A couple of articles about the City of Rochester absorbing the Village of Charlotte which was originally in the Town of Greece.
THE POST EXPRESS
Tuesday, March 16, 1915
CHARLOTTE’S ELECTION DAY; MAY BE LAST
This is election day in Charlotte, its last election day as a separate municipality if the newest annexation bill becomes law. It is not different in all respects from preceding elections at the Port of Rochester.
Two propositions are being voted on. One relates to the construction of a sewer and laterals in Chestnut street. The other caries with it permission for the Guilford Bluff section to use the new Beach avenue sewer by paying 25 per cent, of the cost of enlarging it. It is though both propositions will be carried.
All was quiet at Charlotte according to an up-to-the-minute bulletin at 2:45 o’clock. It is probable that one of the biggest votes ever polled in the lake port will be cast. The total enrollment is 675, at 2:30 o’clock 398 had voted.
MAYOR BEHIND BILL TO TAKE IN CHARLOTTE
ADMITS ANNEXATION IS AN ADMINISTRATION MEASURE.
INCLUDES THE RIVER, TOO
Will Not Become Effective Until Next Year, But School Obligations Will Be Assumed.
>Contrary to a published account of the Charlotte annexation bill introduced in the senate last night by George F. Argetsinger, which intimated that that the bill did not emanate from administrative sources. Mayor Edgerton said this morning that the bill was purely an administrative measure. Although Mr. Edgerton was evasive and non-committal on the existence of the measure when asked about it yesterday, he was quite ready to admit its origin this morning, after it had become a matter of public record in the senate.
Besides providing for the annexing of the entire village of Charlotte, and the Charlotte harbor, the bill takes in the river from bank to bank including 150 feet on the east side to the R. W. and O. and including the boulevard. The portion on the east side of the river is to be added to the Seventeenth ward, while Charlotte is to be constituted the twenty-third ward.
Effective Next Year.
According to the terms of the measure, the annexation will not be effective until January 1, 1916, but the bill provides that the taking over of the school property and obligations in districts 4 and 10 shall be effective immediately and stipulates that after the enactment of the law no assessments for these shall be levied by the town or school districts, no bonds issued except through the authority of the mayor, no indebtedness in excess of $500 contacted, no conveying or transferring of the property by the town, and no contracts let for after January 1st.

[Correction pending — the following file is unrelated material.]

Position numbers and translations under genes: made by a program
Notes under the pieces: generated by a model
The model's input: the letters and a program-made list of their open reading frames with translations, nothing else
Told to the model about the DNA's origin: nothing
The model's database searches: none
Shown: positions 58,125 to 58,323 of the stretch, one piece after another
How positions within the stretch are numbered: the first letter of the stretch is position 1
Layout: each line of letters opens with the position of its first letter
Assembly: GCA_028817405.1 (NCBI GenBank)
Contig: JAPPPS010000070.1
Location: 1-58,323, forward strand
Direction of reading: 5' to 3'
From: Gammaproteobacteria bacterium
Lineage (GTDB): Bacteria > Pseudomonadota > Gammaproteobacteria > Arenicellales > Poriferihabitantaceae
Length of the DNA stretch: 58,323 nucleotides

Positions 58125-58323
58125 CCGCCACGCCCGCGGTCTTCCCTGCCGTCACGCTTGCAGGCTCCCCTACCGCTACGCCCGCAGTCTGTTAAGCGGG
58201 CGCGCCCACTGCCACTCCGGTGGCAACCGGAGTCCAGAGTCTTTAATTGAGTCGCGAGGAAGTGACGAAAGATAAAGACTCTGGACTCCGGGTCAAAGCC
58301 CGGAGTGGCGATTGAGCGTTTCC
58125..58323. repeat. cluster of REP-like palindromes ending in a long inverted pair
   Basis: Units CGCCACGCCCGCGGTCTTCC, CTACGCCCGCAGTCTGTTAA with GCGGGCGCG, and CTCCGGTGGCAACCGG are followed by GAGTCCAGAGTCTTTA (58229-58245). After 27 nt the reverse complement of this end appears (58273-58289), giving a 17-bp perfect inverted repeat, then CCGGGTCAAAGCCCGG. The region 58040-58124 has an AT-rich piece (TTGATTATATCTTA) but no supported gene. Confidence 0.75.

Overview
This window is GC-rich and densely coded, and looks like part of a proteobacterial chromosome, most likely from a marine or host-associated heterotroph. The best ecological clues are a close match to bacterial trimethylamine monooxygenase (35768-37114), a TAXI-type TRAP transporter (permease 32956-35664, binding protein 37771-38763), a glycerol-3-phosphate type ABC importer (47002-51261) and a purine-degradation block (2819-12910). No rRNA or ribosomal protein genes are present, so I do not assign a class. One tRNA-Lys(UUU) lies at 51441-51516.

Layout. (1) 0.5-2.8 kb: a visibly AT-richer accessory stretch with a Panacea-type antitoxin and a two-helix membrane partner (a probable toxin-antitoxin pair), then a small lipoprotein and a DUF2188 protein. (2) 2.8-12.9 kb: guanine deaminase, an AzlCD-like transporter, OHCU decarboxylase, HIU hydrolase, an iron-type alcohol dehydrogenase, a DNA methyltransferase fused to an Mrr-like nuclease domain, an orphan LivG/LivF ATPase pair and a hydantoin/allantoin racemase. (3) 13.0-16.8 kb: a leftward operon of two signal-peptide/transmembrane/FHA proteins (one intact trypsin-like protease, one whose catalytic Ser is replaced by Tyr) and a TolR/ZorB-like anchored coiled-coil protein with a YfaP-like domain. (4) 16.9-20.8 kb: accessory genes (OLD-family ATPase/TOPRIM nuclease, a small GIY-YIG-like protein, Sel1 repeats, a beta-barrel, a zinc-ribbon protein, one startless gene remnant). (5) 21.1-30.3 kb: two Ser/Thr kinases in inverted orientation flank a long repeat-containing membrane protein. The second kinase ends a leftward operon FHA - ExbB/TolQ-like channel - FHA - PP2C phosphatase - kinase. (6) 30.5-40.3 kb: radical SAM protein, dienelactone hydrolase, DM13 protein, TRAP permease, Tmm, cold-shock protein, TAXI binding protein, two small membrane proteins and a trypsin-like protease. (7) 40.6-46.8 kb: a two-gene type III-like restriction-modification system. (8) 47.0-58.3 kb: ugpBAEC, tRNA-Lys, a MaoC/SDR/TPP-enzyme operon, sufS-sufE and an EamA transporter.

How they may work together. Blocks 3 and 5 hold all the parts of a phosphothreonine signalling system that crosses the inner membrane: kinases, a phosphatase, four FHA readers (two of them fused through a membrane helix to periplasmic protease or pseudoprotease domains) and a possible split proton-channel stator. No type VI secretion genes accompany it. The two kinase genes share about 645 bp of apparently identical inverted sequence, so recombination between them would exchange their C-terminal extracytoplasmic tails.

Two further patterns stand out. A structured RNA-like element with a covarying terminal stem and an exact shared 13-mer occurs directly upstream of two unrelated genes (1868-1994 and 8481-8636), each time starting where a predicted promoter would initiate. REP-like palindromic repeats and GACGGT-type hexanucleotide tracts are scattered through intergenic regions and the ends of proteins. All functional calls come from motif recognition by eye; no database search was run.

In other words, the city if the law passes, will immediately assume all the authority in the school districts of Greece, which are affected by the annexation, although the new territory will not pass within the city boundaries until after January.
A specific provision on the bill is that no street car corporation shall charge more than 5 cents for a continuous ride within the limits of the city of Rochester, Inasmuch as the Charlotte cars run over the Charlotte boulevard, this provides for five cent fares to the lakeside, as the bill further specifically provides that transfers must be issued from all lines to the Charlotte cars.
City to Assume Debt.
The enactment of the law will mean that the city of Rochester will assume all contracts and all indebtedness of the village of Charlotte and the annexed school districts in Greece, which will amount to about $62,000, with means for paying off $21,500 of that amount. This does not include a $35,000 bond issue for the paving of Beach avenue, which is to be assessed against the abutting owners.
The Kodak Park district, St. Barnard’s seminary, Holy Sepulchre and Riverside cemeteries, St. Ann’s Home for the Aged and all other property on either side of the Charlotte boulevard from the present city line to the Charlotte line will remain in the town of Greece.